Home » Lilley: Auto Workers Sweat as Trudeau Plays Political Games

Lilley: Auto Workers Sweat as Trudeau Plays Political Games

Trudeau’s gambit could cost thousands of jobs in Brampton, an area full of Liberal MPs.

The Stellantis deal in Windsor is up in the air again and that could mean trouble for thousands of auto jobs in Brampton.

No one is speaking on the record but there’s plenty of background chatter about who is to blame and, once again, most are pointing to Ottawa.

Last weekend, it looked like a deal had been struck that saw the Ford government at Queen’s Park join the Trudeau government in Ottawa to sweeten the pot to secure the Stellantis deal.

Stellantis had stopped work on their electric vehicle battery plant earlier in the week, the reason given, the Trudeau government hadn’t lived up to promises made to the company. Instead of proceeding with work on the plant, the company said they were examining “contingencies,” which is another way of saying they were looking at moving production to the United States.

The Biden administration in Washington has been offering lucrative incentives in the form of the Advanced Manufacturing Production Credit, a tax break for companies building things like electric vehicle batteries.

The Trudeau government promised to match those incentives but didn’t when it came to Stellantis.

That’s what led to the decision by Stellantis to stop construction. Why build here when the Americans will offer more, and why build here when the government promises one thing and then reneges on it?

Shortly after Stellantis stopped construction, the Trudeau government said the real problem was that Ontario wasn’t paying its fair share for the deal. That started a public relations war between Ottawa and Queen’s Park to get the Ford government to sweeten what they were offering to Stellantis.

The Ford government had offered Stellantis $500 million to secure the facilities, including money to upgrade infrastructure such as roads and ensuring adequate electrical supply. What they hadn’t done, and didn’t normally do, was match an American federal incentive, that’s normally what the Canadian government does.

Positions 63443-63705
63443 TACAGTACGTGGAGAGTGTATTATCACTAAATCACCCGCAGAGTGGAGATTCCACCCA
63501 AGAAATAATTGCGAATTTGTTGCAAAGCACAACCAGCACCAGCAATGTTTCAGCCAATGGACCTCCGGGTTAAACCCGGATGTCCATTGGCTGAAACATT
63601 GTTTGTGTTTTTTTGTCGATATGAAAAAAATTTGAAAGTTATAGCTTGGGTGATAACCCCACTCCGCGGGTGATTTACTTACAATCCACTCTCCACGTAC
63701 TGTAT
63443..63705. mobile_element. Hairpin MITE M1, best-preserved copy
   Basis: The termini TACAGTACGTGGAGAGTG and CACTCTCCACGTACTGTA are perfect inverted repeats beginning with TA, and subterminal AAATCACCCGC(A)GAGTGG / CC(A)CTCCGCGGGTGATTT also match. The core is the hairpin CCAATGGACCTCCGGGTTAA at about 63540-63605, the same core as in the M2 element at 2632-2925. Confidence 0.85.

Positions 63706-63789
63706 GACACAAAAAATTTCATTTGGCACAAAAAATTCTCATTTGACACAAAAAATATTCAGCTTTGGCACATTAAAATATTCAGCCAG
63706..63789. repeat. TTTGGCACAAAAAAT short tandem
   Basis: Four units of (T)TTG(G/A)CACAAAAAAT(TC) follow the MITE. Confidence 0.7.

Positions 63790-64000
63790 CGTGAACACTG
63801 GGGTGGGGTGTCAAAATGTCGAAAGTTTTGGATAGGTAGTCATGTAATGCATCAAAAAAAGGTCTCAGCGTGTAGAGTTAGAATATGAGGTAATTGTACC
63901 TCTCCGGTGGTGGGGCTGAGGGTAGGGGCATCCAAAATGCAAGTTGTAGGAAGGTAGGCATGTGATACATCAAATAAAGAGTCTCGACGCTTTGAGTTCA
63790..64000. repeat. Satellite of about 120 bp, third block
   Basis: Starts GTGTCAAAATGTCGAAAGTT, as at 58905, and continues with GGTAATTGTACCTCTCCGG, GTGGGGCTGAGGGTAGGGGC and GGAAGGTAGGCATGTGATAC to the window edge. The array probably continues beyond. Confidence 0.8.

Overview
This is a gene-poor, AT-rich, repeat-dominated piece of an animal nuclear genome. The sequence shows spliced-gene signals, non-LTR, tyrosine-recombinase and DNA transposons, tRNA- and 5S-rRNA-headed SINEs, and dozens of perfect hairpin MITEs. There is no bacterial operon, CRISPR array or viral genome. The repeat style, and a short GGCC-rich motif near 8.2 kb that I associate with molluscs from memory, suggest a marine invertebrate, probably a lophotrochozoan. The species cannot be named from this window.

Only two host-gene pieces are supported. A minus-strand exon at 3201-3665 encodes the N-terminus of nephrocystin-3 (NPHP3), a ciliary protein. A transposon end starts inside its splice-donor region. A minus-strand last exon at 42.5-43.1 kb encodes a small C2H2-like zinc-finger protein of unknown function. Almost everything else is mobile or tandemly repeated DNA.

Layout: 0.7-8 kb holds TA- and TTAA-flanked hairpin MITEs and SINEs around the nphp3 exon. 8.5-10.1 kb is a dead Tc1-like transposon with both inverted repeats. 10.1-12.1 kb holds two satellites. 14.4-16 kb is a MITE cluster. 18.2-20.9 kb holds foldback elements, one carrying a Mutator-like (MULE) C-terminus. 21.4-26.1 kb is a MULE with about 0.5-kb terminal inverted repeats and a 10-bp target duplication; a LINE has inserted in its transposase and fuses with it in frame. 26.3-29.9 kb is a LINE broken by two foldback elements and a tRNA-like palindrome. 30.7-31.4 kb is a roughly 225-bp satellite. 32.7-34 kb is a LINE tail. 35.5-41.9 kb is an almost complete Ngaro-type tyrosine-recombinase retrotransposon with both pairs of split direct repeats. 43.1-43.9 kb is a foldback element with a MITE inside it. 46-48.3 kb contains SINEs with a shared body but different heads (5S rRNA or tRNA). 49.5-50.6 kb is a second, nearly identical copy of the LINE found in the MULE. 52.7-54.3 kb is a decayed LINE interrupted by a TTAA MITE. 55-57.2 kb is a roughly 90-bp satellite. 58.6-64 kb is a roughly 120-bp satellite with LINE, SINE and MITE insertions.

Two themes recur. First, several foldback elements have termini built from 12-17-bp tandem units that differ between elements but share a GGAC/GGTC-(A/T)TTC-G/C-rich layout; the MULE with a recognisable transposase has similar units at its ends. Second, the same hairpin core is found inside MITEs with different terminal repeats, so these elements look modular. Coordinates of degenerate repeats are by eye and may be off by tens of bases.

Determined to get a deal, Ford agreed to Trudeau’s terms in exchange for other concessions such as the feds easing up on opposition to Ontario building Hwy. 413 and being supportive of the Ring of Fire plans to mine critical minerals in Northern Ontario.

According to sources close to Stellantis, the deal the federal government presented to the company was effectively the same deal as the previous one but now with Ontario bearing some of the federal burden.

The Biden administration is offering companies a production credit of $35 per kilowatt hour for battery cells and an additional $10 per kilowatt hour for battery modules. The Trudeau government is just offering the $35 for cells and not matching the additional $10 for modules, making the U.S. a more lucrative place to make the modules.

For Stellantis, that could be as simple as moving module production across the river to Detroit or perhaps going somewhere deeper inside the U.S. That would mean the loss of about 300 jobs at the Windsor plant once construction is complete, but the impact wouldn’t be limited to Southwestern Ontario.

There are worries by some in the auto sector that if Stellantis pulls the module plant they will also pull production from their auto assembly plant in Brampton, which employs just shy of 3,000 workers. That’s not a view shared by all the players involved but it is a concern.

Prior to the Stellantis announcement that they would expand in Windsor, there was widespread concern the Brampton plant would close for good. The plant has been producing the Chrysler 300, Dodge Charger and Dodge Challenger but was expected to switch over to an EV SUV of some sort in 2025 after undergoing a retooling in 2024.

Some auto industry types now believe that is up in the air as Stellantis looks at all contingencies.

Stellantis and Unifor, the union representing workers at all the plants involved, declined to comment when contacted Friday. Requests for comment by various representatives from the Ford and Trudeau government were ignored.

Meanwhile, workers in Windsor and Brampton worry about their future.

Political games are being played and, once again, it’s the people working the line who may pay the price.

Source: Toronto Sun